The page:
Hostel de Verdelin

Hostel de Verdelin

Façade of the Hostel de Verdelin
Alternative names Palazzo Verdelin
Casa delle Colombe
General information
Status Intact
Type Palace
Architectural style Spanish Baroque
Location Valletta, Malta
Address Nos. 108–114 Archbishop Street[1]
Coordinates 35°53′58.1″N 14°30′50.4″E / 35.899472°N 14.514000°E / 35.899472; 14.514000
Current tenants Police Department
Named for Jean-Jacques de Verdelin
Completed c. 1650s or 1660s
Owner 12 private owners
Technical details
Material Limestone
Floor count 2
Design and construction
Architect Francesco Buonamici (attributed)

The Hostel de Verdelin, also known as Palazzo Verdelin or the Casa delle Colombe, is a palace in Valletta, Malta. It was built in the mid-17th century for the knight Jean-Jacques de Verdelin, and it is an early example of Baroque architecture in Malta. The palace currently houses a police station and a restaurant.


The Hostel de Verdelin was built in around the 1650s[2] (some sources claim it was built in the 1660s,[3] such as 1662[4] or 1666,[5] but in 1662 the premises were already handed over to Paul de Verdelin from the original owner[6]) for Jean-Jacques de Verdelin, a French knight of the Order of St. John who was the nephew of Hugues Loubenx de Verdalle[3] and who held a number of important positions, including Commander of the Artillery, Auditor of Accounts and Grand Commander.[2] The palace is attributed to the Italian architect Francesco Buonamici, who is sometimes credited for introducing Baroque architecture in Malta.[2]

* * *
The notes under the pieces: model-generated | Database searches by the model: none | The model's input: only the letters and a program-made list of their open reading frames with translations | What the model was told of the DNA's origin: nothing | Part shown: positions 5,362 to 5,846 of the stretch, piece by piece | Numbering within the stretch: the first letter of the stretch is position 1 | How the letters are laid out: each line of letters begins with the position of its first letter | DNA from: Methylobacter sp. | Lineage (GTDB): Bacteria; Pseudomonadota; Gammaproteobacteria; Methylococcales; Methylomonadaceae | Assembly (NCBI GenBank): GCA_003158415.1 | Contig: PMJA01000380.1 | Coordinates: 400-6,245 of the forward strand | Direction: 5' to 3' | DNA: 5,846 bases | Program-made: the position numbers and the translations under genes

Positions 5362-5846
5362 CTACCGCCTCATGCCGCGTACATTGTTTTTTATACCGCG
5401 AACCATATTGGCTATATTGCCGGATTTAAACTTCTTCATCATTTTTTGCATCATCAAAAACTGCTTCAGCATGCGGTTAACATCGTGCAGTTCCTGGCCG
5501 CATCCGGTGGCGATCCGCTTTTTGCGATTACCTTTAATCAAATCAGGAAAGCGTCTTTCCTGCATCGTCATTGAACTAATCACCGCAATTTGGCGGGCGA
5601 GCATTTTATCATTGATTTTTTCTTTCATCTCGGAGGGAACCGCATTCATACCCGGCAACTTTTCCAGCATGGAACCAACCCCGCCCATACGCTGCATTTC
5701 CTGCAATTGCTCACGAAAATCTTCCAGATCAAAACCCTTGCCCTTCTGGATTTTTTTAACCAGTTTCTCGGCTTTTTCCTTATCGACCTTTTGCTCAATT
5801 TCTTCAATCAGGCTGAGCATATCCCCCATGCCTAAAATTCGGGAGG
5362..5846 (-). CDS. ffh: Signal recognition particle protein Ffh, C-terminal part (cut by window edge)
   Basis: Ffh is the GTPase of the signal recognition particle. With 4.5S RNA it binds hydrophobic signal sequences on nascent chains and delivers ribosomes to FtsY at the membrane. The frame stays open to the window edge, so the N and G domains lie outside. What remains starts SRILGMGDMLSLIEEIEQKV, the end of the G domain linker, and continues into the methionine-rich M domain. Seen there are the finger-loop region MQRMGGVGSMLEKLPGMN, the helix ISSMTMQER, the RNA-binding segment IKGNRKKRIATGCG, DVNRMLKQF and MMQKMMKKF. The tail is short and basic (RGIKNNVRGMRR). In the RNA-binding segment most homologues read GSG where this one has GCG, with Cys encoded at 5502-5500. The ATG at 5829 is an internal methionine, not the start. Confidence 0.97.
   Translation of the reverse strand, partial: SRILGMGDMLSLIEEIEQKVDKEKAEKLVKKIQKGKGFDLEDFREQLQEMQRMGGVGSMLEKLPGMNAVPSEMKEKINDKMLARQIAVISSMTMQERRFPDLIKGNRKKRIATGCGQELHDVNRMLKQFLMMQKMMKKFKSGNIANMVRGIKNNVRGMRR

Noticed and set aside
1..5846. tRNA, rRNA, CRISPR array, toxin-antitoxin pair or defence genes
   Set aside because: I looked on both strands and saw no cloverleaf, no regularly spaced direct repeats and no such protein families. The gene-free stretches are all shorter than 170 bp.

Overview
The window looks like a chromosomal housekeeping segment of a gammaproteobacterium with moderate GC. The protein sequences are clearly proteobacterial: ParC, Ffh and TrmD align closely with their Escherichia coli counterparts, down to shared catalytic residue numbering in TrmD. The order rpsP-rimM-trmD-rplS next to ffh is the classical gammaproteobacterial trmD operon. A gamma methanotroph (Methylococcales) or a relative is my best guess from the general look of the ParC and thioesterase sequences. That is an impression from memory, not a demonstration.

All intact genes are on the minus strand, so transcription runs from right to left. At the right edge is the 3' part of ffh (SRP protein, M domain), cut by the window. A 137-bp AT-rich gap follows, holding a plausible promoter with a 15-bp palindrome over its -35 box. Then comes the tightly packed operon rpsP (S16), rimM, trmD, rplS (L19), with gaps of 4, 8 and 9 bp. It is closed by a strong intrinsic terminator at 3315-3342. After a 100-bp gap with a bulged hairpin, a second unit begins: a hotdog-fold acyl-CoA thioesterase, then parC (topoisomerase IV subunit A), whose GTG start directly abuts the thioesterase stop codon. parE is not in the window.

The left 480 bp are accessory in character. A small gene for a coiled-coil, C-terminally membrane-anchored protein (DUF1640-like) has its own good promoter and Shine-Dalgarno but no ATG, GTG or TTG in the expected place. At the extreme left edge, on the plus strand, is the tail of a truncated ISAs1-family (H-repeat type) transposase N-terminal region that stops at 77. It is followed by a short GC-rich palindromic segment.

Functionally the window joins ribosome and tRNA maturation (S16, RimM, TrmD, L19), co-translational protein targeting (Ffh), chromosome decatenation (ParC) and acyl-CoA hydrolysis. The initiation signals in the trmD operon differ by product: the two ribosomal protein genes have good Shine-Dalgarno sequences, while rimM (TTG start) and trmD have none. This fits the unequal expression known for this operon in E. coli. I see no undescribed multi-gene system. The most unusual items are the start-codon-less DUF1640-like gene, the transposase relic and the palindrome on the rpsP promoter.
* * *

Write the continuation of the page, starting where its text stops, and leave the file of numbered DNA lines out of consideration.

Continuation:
Following Verdelin's death in 1678, the palace was inherited by his brother Jean-François de Verdelin, who was also a knight. It subsequently became property of the Order, and it was used as a hostel. It was transferred to the government during the French occupation of Malta in 1798,[7] and at this point, two coats of arms on the façade were defaced.[8]

Previously the Civil Service Sports Club, now the Michael's restaurant.

The building subsequently housed the Civil Service Sports Club.[9][10] The building's façade was included on the Antiquities List of 1925.[11]

The palace currently belongs to 12 private owners, including Marco Gaffarena, the heirs of Antonio Zammit and the firm B. Tagliaferro and Sons Ltd. It is currently leased to the government to house the Valletta police station, although the owners have been demanding that the property be vacated since October 2014.[12] Part of the building houses a restaurant called Michael's.[9]

During the Gaffarena scandal in 2015, journalist Caroline Muscat revealed[13] that the government gave Gaffarena €1.65 million in land and cash for his part ownership of another palace in Valletta, the opposition accused the government that it also intended to expropriate the Hotel de Verdelin. These claims were denied by home affairs minister Carmelo Abela,[12] although it was later revealed that the Land Department had sent architects to draw up a valuation report of the palace between February and April 2015.[14]

The palace is scheduled as a Grade 1 national monument by the Malta Environment and Planning Authority.[7]


L' Hostel de Verdelin inscription